Day of the Landless: The failed promises of land reform in PH
MANILA, Philippines—Landlessness, President Rodrigo Duterte once said, was one of the reasons there are Filipinos who are rising against the government: “When everybody is working and earning, I think there will be peace.”
RELATED STORY: Duterte vows to speed up land reform
It was in 2018 when he said that if land reform is not implemented and people continued to be deprived of land, the war will not end, saying that as long as there’s land conflict, rebellion will persist.
Duterte’s recognition of a major cause of the insurgency was followed by his Executive Order No. 70, which created the National Task Force to End Local Communist Armed Conflict (NTF-Elcac) calling for a whole-of-government approach to address the “roots” of the more than 50-year war between the government and New People’s Army (NPA).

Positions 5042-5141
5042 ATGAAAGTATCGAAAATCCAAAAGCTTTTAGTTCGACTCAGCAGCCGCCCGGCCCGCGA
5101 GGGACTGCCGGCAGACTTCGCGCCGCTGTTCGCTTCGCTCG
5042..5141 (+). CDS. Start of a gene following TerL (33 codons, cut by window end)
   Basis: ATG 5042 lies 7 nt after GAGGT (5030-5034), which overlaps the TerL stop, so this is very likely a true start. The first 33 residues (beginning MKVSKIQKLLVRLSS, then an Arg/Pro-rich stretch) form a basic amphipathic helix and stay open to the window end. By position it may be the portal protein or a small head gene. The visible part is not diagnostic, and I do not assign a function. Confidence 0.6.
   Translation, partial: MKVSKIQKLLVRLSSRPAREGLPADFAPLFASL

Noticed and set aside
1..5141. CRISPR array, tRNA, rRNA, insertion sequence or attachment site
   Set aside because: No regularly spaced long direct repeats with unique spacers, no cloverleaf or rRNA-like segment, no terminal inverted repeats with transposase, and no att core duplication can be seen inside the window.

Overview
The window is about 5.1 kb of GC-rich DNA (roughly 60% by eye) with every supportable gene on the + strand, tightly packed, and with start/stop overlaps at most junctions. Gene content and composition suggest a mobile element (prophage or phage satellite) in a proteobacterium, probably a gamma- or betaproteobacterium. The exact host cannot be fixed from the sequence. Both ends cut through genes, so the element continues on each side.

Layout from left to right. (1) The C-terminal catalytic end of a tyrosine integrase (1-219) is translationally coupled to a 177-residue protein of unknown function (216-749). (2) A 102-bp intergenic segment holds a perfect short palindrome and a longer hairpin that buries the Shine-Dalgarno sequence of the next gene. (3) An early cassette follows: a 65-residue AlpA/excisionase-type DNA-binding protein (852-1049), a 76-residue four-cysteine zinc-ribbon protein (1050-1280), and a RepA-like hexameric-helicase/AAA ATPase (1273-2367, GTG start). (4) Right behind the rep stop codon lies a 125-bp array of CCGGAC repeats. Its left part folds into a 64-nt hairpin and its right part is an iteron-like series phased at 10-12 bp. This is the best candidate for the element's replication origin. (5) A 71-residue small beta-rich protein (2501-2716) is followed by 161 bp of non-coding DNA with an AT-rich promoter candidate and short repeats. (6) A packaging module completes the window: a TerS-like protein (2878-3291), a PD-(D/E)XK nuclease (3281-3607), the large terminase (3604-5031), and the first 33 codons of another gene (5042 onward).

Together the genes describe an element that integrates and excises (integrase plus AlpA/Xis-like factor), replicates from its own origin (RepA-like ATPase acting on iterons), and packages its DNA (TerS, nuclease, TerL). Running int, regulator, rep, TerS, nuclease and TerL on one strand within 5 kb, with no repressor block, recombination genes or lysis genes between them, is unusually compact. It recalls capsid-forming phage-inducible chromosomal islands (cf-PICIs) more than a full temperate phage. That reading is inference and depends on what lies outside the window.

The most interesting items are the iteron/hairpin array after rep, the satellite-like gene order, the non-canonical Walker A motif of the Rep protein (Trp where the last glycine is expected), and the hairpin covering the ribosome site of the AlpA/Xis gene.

Soon after recognizing that land injustice was a main cause of rebellion, Duterte would turn on the rebels.
Duterte called on Filipino farmers to realize they didn’t need NPA to own land, saying the rebels were just “poisoning” the minds of the poor to wage a revolution against the government.
Stressing that “no one is going to win this war,” he said he intended to distribute all government lands through the extended Comprehensive Agrarian Reform Program (CARP). “Let’s not delay it,” he said.
This was the reason that on March 5, as he started his roadshow against the NPA and to present NTF-Elcac “rewards” to barangays that were “cleared from rebels,” he promised to give all “idle” government land to the poor.